“Have you seen these videos on YouTube of alley cat?” my friend asked me. “We should be doing that in Aberdeen.” He was somewhat taken aback to learn that we were. Sort of. The recent event here was the sixth of its kind, according to my slightly unreliable count. Some things have become traditions, some things have been left out; it depends on who’s organising the race. So what is it? Well, it’s a race format invented by bicycle couriers. The encounter between this and Aberdeen, where professional bike messengers are thin on the ground, is an interesting one. See, the above-mentioned video streaming site will offer you your heart’s content of speeded-up helmet-cam footage of idiots riding against multiple lanes of traffic, skidding to avoid going under buses and bunny-hopping onto the pavement to overdubbed black metal music, but Aberdeen isn’t New York or London and it’s just done a bit differently here. To begin with, we don’t start the race until nine o’clock at night so the thickest of the traffic has given up and gone home to bed, leaving the streets largely free as our playground. Secondly, it’s a small city and getting between two points quickly has more to do with your navigational abilities than covering ground quickly.

The concept was introduced by someone who used to be bike courier in Cologne and Berlin and some aspects of his style have remained. The events are always contested by teams of two, whereas it seems to be an individual competition in most places. As per standard rules, though, you get given a “manifest”, the word couriers use for their list of parcel drops. In the race, it directs you to various points around the city, usually accompanied by grid references so you can find them on the map (if the grid references are accurate, that is.) You are responsible for picking your route and for getting various pieces of information and sometimes things from each checkpoint. You get the most variation of individual styles here. We’ve been instructed to carry foliage or unwieldy cardboard boxes around, given unfathomable crossword-style clues, and directed to obscure places you’d struggle to find if you didn’t know they were there.

One thing that I’ve been sad to see fall by the wayside was the practice of substituting playing cards for race numbers. Since it’s technically illegal to have a bike race without notifying the authorities, actual race numbers might be a bit embarrassing to any participant stopped and questioned by the powers that be. But a playing card jammed in the spokes shouldn’t arouse suspicion. This, I’m told, is the origin of the now-ubiquitous “spoke cards”, though most of the hipsters who use them probably don’t know it.

Anyway, the actual race. Well, it was all rather straightforward. The points on the manifest were in logical order, nothing was too hard to find (for this Aberdonian of eight years’ residence), and what made it even better was that the weather, having varied between the tolerable and the foul all day, was kind to us. This helped me a lot. I’m not afraid to admit that I’m scared of cycling really fast in the wet, or the snow, or on ice, or when I don’t know where there might be ice. I particularly dislike anything that interferes with visibility, and this city, which counts hail, heavy mist and horizontal rain among its specialities, frequently supplies that. So I was all the happier to get a dry night. I had even prepared my bike specially, swapping my regular front wheel for one with more vertical stiffness (radial spokes) and a grippier tyre, and I was pleased with the improvement in cornering. Unfortunately, due to a stupid oversight I failed to inflate it properly, leading to an unfortunate disagreement with a kerb by the train station while trying to find out the time of the next train to Euston,  and some time messing around with tyre levers, pumps and inner tubes. We didn’t really lose any time with this, happily – the advantage of being a pair is one of you can go and collect information from a far-off checkpoint while the other waits at a different one close by where the flat happened.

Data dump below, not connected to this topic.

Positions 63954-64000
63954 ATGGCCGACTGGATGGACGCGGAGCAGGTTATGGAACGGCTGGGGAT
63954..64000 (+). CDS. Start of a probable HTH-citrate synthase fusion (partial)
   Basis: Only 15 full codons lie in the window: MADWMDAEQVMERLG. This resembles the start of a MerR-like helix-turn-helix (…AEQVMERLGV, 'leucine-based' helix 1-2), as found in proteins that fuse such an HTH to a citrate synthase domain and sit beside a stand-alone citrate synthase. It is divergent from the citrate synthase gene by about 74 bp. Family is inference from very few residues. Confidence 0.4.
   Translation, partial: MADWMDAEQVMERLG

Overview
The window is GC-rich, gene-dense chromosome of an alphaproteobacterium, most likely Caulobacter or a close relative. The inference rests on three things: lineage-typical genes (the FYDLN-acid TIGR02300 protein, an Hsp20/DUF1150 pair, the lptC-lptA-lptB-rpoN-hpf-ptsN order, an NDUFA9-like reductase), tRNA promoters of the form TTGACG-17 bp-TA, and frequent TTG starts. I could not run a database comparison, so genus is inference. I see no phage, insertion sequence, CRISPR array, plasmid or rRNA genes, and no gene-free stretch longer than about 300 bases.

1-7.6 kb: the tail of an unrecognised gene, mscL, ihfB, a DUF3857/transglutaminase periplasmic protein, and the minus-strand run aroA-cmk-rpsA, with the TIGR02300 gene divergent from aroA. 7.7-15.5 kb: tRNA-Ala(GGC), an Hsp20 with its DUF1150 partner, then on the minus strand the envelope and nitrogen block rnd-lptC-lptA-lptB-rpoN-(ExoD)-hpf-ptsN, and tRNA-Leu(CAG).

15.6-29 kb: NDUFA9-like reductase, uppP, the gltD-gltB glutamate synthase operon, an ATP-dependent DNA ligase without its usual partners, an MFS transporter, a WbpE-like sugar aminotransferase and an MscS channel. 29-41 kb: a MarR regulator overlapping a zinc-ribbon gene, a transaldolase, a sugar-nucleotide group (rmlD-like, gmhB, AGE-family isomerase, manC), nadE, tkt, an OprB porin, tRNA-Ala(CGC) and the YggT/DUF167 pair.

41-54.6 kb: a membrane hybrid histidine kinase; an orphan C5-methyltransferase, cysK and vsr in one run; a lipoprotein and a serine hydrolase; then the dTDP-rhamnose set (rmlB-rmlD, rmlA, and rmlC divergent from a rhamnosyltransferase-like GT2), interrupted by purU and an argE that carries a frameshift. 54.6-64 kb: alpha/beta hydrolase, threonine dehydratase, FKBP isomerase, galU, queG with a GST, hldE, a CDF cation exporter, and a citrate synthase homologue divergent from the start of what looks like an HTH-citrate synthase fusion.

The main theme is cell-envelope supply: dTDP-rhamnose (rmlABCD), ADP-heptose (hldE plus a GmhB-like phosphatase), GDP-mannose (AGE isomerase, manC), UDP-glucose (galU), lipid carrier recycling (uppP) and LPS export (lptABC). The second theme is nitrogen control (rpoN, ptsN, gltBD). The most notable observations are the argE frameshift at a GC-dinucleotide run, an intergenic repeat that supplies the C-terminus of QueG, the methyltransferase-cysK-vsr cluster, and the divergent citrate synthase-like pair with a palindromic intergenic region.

Partner selection is crucial in these two-up events. I arranged to ride with someone who I’ve spent plenty of time cycling with (referred to as E in the previous post). We know each other’s riding styles well and can anticipate what the other is going to do, understand each other when we shout directions and know how fast to go, where. There’s no point wasting energy sprinting for that green traffic light if you’re going to have to stop two hundred yards further down the road, and no point taking blind corners too quickly. Between checkpoints, we kept our momentum up, took good lines through the corners, made sure junctions were clear and got away with running the red lights we had to run and the one-ways we had to run down. As with any kind of cycling, though, I think it’s all about the rhythm. Sure, it’s not the same as long-distance ride across country: more staccato, sudden bursts of low-gear, high-cadence acceleration followed by cruising, followed by sprinting again, followed by stopping and fumbling around with maps, pens, and manifests. Then the mental exercise part, which you need to keep a clear head for (another reason not to ride too hard.) The simplest of questions become confusingly ambiguous when you’ve been chasing around the city for an hour.

It is all fun, though. One place which has become a fixture on these rides is the Blue Lamp bar on Gallowgate, and the atmosphere in there after the end of the race can be quite special. Those who’ve forgotten to bring bike locks tend to bring their machines inside, cycling intensifies the intoxicating effect of beer, post-ride pizza can be seen being consumed, and at a table in the corner is usually a strung-out race organiser trying to make sense of the unintelligible scrawl of answers on a crumpled manifest. The whole thing is a bit less glamorous than it might look on YouTube, and all the better for that.